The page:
The Senate Environment and Energy Committee spent Thursday morning debating a series of bills that could shape the way the Jersey Shore is rebuilt.
Among the bills released by the committee was S-2680, co-sponsored by Sen. Nicholas J. Sacco (D-North Bergen) and Sen. Joseph M. Kyrillos (R-Middletown), that would allow residential and hotel development on piers over large rivers in coastal high hazard areas.
Sacco said current Department of Environmental Protection rules restrict such development in coastal high hazard areas, except in Atlantic City. The Federal Emergency Management Agency’s new flood zone map greatly expands the parts of the state that fall into that category.
“Right now there are developments ready to go if these regulations weren’t barring them,” he said. “And it seems unfair that someone who has pier construction ready and is willing to develop in that area would be told no they can’t, because of these new regulations.”
However, environmentalists were firm in opposing the measure, saying such development is risky in a post-Hurricane Sandy world.
“There are major environmental impacts (of the piers),” said Jeff Tittel, director of the Sierra Club of New Jersey. “And when you put people out on these piers, you’re hanging them out to dry.”
But advocates said the bill would have a limited scope – only about a half-dozen piers. Sacco and the committee also agreed to an amendment that would limit the bill to existing piers, not new ones.
Sen. Linda Greenstein (D-Trenton) said she would vote to release the bill, but has concerns that might stop her from voting “yes” in the full Senate.
But the committee’s chair, Sen. Bob Smith (D-Piscataway), said the market economy has a built-in means to stop foolish development. He said banks won’t finance dangerous projects.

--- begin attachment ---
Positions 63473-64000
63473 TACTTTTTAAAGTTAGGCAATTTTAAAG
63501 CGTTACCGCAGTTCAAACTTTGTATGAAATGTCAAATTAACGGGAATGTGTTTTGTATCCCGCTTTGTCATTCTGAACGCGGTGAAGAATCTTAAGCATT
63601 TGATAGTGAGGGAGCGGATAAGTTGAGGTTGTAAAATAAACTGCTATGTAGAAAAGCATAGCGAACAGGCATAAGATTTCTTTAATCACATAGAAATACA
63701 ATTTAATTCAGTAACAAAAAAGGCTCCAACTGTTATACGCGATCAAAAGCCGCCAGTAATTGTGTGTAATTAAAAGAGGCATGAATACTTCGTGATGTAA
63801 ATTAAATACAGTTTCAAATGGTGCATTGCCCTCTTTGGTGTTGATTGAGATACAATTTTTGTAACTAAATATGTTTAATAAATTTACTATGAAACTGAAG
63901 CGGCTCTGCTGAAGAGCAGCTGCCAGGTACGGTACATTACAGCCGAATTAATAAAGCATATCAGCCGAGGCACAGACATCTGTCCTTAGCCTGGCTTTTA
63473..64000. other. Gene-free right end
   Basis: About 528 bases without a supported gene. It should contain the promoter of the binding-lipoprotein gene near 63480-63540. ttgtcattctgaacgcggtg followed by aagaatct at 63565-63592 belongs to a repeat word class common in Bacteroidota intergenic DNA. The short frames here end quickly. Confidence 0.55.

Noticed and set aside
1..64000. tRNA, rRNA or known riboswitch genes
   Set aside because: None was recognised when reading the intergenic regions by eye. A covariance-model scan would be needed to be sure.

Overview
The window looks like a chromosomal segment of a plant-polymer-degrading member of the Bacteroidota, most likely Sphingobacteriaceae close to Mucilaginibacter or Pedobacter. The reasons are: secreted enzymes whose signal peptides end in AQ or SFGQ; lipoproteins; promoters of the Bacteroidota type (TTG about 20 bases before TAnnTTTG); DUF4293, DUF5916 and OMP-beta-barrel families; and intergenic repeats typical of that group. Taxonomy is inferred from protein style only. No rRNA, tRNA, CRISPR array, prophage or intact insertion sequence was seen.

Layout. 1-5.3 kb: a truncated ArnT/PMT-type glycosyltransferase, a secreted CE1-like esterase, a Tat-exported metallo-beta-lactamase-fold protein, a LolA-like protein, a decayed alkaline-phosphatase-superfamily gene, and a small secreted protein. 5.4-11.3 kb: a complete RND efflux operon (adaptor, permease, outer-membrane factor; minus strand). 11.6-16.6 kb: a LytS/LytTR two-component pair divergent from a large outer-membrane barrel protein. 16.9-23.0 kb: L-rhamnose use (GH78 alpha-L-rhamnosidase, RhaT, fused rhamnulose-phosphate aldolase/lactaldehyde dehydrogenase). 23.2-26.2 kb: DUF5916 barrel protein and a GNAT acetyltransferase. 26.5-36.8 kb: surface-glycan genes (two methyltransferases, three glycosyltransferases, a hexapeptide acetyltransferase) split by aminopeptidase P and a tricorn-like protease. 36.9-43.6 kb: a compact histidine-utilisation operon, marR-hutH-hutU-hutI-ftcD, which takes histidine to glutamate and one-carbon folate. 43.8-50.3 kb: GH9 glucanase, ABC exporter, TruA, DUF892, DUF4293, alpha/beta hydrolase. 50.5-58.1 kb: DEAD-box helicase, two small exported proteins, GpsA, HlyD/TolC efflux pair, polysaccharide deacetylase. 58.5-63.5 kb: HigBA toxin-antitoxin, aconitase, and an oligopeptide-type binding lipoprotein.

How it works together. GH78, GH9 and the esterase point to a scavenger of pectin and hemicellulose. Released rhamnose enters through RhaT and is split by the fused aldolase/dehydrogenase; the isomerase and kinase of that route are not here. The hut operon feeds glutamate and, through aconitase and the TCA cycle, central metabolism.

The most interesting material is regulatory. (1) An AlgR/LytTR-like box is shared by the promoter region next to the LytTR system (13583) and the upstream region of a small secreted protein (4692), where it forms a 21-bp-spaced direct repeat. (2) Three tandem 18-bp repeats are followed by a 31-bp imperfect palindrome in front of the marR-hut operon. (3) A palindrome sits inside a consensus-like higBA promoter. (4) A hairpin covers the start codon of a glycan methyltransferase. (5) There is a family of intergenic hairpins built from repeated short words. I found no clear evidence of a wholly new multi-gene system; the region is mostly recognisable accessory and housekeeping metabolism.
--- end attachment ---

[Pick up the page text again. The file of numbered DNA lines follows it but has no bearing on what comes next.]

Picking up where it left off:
“Ultimately the institution that’s going to hopefully flood-proof a good portion of the Jersey Shore is not the DEP or FEMA,” he said. “It’s the banks.”
Meanwhile, the committee also moved S-2599, which would require courts hearing condemnation proceedings related to dune construction or beach replenishment to consider the positive property value effects of the added safety provided by the dunes or replenished beaches.
Smith called the bill “our best attempt at trying to bring some rationality to the valuations.”
Also among the six bills and one resolution released Thursday was S-2598. The bill would allow property owners impacted by the storm to rebuild at higher elevations without going through the normal planning and zoning process, a process Smith said would add months of time and thousands of dollars to the rebuilding process.
Michael Cerra, senior legislative analyst at the New Jersey State League of Municipalities, said many municipalities are working to streamline the approval process for storm-affected property owners, but he said the local community needs a voice.
“It’s just not the applicant who has a stake in this, but there’s also the neighbors and the surrounding community,” he said.
That argument wasn’t enough to sway committee members, who voted unanimously to release the bill.